Dave and Andrew (David Hewlett and Andrew Miller) are best friends. They live together in a character three-storey house on a piece of waste ground between motorway fly-overs in Toronto. They are losers. Dave wants to move in with his girlfriend who uses him to embezzle company money. Andrew has agoraphobia, works from home as an internet travel agent and gets accused of being a child molester by an upset girl scout. The house is about to be demolished. So far, so bad.
The authorities turn-up to the house, looking for child molesting embezzlers; armed with bulldozers. They lock themselves in and pray to be left alone. Suddenly... All goes quiet. They go outside. The universe is now a white empty (rather bouncy) void with just them and the house.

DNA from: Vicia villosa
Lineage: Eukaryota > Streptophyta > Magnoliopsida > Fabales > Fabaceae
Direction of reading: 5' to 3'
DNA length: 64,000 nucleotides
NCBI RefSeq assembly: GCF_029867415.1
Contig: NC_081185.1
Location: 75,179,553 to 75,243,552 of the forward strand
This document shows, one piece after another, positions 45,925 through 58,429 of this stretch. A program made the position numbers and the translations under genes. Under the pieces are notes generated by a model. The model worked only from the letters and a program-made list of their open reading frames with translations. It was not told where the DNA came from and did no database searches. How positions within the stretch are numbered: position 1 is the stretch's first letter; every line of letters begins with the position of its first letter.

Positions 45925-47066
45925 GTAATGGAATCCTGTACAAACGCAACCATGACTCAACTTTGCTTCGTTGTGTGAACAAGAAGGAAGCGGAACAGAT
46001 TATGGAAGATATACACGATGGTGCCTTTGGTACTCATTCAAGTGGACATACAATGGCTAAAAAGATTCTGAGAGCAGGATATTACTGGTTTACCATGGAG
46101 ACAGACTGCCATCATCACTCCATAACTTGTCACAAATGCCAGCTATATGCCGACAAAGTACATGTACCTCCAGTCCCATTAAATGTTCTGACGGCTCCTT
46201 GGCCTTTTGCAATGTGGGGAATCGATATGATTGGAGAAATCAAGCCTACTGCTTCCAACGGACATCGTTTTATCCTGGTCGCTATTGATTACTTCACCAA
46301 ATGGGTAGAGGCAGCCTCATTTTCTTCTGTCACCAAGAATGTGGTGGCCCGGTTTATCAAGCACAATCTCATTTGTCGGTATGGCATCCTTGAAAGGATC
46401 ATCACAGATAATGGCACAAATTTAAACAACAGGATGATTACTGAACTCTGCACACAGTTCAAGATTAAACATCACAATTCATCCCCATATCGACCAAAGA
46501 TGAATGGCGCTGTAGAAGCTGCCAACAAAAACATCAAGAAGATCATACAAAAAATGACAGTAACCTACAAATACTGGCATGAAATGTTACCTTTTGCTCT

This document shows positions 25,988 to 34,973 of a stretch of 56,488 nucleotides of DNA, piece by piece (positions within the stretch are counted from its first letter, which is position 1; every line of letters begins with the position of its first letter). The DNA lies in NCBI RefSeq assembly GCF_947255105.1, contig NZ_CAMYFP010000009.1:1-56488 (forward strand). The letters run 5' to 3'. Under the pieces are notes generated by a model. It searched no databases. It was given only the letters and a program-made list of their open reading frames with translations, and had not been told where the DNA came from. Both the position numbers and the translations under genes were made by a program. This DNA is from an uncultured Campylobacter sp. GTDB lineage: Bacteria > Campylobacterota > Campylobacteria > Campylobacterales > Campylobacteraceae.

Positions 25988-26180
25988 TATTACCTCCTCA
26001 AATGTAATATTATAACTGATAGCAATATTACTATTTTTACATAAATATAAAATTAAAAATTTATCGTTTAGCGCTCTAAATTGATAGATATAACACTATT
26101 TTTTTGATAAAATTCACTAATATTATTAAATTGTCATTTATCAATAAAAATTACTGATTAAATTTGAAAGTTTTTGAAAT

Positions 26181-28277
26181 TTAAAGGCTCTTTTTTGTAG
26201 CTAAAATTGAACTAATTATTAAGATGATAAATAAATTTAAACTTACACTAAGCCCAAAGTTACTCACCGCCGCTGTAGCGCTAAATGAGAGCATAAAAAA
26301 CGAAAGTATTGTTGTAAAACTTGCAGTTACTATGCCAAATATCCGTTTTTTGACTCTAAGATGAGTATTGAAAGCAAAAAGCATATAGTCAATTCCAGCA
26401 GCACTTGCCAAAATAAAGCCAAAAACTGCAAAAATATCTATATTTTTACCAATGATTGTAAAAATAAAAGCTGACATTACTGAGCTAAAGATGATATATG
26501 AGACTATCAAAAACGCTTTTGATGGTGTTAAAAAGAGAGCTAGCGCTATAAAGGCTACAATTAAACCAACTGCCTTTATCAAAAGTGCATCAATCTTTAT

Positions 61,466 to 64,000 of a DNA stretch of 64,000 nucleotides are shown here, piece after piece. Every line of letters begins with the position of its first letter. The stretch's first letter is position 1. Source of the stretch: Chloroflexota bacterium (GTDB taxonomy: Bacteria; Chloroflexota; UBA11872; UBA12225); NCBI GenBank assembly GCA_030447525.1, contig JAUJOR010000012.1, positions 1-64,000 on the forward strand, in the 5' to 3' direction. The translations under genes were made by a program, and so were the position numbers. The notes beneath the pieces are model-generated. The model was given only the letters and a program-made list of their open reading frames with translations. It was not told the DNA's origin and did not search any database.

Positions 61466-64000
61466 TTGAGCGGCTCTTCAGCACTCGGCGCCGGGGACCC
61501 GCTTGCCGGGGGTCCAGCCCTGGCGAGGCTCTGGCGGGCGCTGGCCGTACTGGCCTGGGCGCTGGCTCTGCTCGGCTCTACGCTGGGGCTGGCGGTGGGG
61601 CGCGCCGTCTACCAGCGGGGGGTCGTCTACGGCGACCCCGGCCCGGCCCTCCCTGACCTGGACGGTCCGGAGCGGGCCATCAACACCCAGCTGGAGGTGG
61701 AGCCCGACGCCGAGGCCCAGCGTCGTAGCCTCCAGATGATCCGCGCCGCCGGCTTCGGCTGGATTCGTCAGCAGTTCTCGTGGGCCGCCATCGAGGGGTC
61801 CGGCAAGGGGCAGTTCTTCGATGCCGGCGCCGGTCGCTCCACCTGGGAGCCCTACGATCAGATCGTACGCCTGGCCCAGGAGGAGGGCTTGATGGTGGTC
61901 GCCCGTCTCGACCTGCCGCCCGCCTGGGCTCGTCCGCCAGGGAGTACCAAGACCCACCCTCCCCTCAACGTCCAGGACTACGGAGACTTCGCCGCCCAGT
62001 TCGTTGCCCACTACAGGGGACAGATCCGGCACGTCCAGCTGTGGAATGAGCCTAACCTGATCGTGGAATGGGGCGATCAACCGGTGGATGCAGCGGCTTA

Three-quarters of the film is simply the exploration of the nothing (dressed as polar explorers) which reveals nothing. Followed by the realisation that they can remove things at will. They argue, shout and fight. Things start to disappear.
The disappointment I felt for this film was replaced with depression. The characters' interaction never gets beyond yelling and exasperation and are difficult to like. There's no sense of a progression in their relationship until the very end. There is no real journey of self-discovery. The problem is ironically, that nothing really happens for much of the film. The director and two leads wrote the film between them. Perhaps this is why it fails to develop into anything substantial.
If you enjoyed Vincenzo Natali's other films, you may feel let down too. It wants to be quirky and humourous and does succeed, but I wanted something more and just found tedium. There is an audience that will enjoy this film and perhaps it's you so don't overlook it. Music by Michael Andrews.